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Illinois Type TP-1 Railing

State IL
Description Text

We worked together about a year ago regarding a bicycle railing attachment to an F-Shape parapet. I would appreciate your suggestions and direction on the attached Illinois Type TP-1 Railing.

We only allow this railing on Local projects (not State or Federal routes). Since it is mounted in conjunction with and on the back side of an 8” sidewalk with no barrier in front of it, it would be used for low speed applications (posted speed limit ≤ 45 mph) per AASHTO 13.4. We have it listed as a TL-2 barrier but I don’t have records that can verify this. Are railings mounted on the back side of raised sidewalks with posted speed limits ≤45 crash tested and evaluated for an AASHTO Test Level similar to railings in direct contact with traffic?

The height of the railing (42” above the sidewalk) satisfies the geometric height requirement of AASHTO Article 13.8 but the spacing of the railing elements does not satisfy the geometric opening requirements. We offer a concrete stub wall with a metal railing mounted on top that can be used for these applications but our County Engineers prefer to have an open steel railing. Do you see any possible recourse in salvaging this railing?

Thank you again for your suggestions and direction.      

  • Bridge Rails
Other Keywords none
Date March 16, 2015
Attachment R-26.pdf


To answer your first question, sidewalk-mounted bridge railings have traditionally been crash tested and evaluated  in a similar manner to those mounted directly to concrete bridge decks. In fact, I have seen crash tests on several bridge railings that offered both non-sidewalk and sidewalk mounting options, and testing was performed on each variations. Further, some of these systems were even tested at lower performance/test levels. To my best recollection, there have been tests on all-steel beam and post systems as well as combination parapets with upper beam and post systems. In summary, these crash tests have occurred on bridge rails mounted on sidewalks and curbs at multiple test levels as well as on a variety of bridge rail types. Of course, many more tests have been performed on non-sidewalk-mounted bridge rails than sidewalk-mounted bridge rails.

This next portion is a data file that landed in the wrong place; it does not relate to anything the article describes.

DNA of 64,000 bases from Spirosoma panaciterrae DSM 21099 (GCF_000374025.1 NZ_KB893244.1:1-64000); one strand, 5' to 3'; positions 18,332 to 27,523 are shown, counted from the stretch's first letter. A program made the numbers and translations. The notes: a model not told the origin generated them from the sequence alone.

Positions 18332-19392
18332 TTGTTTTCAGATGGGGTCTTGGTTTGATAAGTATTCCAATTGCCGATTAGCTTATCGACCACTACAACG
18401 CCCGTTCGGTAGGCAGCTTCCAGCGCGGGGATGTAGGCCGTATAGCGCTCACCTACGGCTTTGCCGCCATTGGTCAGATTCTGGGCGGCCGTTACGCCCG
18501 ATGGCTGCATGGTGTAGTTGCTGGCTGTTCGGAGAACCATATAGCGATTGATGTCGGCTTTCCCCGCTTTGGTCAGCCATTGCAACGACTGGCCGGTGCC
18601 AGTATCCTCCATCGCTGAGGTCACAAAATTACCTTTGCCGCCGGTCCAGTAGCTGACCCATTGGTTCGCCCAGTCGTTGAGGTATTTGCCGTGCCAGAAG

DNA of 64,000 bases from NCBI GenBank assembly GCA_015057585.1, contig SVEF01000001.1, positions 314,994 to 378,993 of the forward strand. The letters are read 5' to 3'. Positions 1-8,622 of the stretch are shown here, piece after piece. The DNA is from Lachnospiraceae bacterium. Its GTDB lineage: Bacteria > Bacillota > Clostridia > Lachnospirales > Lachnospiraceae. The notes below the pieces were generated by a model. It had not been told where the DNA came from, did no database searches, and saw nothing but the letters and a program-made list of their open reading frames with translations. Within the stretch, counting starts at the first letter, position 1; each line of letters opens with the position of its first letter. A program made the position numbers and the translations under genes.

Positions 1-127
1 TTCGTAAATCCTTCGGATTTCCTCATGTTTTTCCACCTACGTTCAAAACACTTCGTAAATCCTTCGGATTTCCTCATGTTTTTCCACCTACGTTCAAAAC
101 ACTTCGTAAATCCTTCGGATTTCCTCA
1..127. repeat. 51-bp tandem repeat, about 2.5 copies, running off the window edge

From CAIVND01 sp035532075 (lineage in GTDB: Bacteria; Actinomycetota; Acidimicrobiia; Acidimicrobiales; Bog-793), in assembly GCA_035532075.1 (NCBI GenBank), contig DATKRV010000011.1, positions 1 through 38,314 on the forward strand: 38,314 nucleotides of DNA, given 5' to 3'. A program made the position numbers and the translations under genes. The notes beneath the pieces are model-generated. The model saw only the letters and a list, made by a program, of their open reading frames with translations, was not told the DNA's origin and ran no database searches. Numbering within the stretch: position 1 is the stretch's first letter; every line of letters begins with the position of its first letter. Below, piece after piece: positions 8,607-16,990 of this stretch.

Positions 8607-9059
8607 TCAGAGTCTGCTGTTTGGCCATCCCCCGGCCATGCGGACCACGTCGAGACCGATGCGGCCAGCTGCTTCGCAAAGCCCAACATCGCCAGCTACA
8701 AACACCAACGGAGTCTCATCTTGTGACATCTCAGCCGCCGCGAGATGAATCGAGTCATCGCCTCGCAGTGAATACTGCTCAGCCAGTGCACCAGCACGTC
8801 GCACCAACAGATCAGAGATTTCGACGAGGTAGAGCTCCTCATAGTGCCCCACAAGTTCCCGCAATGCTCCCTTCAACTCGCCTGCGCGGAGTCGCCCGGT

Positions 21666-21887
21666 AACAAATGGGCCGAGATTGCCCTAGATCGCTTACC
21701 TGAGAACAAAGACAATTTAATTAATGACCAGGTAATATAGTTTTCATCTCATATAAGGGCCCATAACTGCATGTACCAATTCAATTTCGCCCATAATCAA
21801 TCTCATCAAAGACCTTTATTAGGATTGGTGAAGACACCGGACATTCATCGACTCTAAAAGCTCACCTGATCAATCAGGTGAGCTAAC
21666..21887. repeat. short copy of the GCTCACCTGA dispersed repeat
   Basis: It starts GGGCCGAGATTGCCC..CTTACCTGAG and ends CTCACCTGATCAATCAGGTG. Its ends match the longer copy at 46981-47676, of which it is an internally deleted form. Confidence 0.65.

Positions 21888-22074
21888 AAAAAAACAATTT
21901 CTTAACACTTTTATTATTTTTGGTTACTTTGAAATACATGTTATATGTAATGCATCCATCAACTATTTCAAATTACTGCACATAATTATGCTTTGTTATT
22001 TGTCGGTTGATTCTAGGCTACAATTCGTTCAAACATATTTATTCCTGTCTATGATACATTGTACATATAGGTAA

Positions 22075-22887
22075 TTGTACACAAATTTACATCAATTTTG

With regard to the second question, I assume that the geometric opening requirements for which you are referencing is tied to the size of sphere that shall not pass as a function of elevation along the height of barrier. If that is the case, then one could consider modifications to add rails, modify rails, etc. Historically, there have been other guidelines for rail offset from post, opening size for snag mitigation, and rail location, as I recall. Those guidelines led to development of many steel beam and post railing systems over last 20 to 30 years. As a first step, we could investigate whether this particular design is nearly identical to any other crashworthy designs under AASHTO PL-1 & PL-2, NCHRP Report No. 350 TL-2, TL-3, & TL-4, or AASHTO MASH TL-2, TL-3, & TL-4. From that review, it may be possible to estimate whether or not the TP-1 system would likely be crashworthy based on prior testing. Is that what you would like us to do? Please let me know if further investigation is desired. Thanks!


Date March 17, 2015

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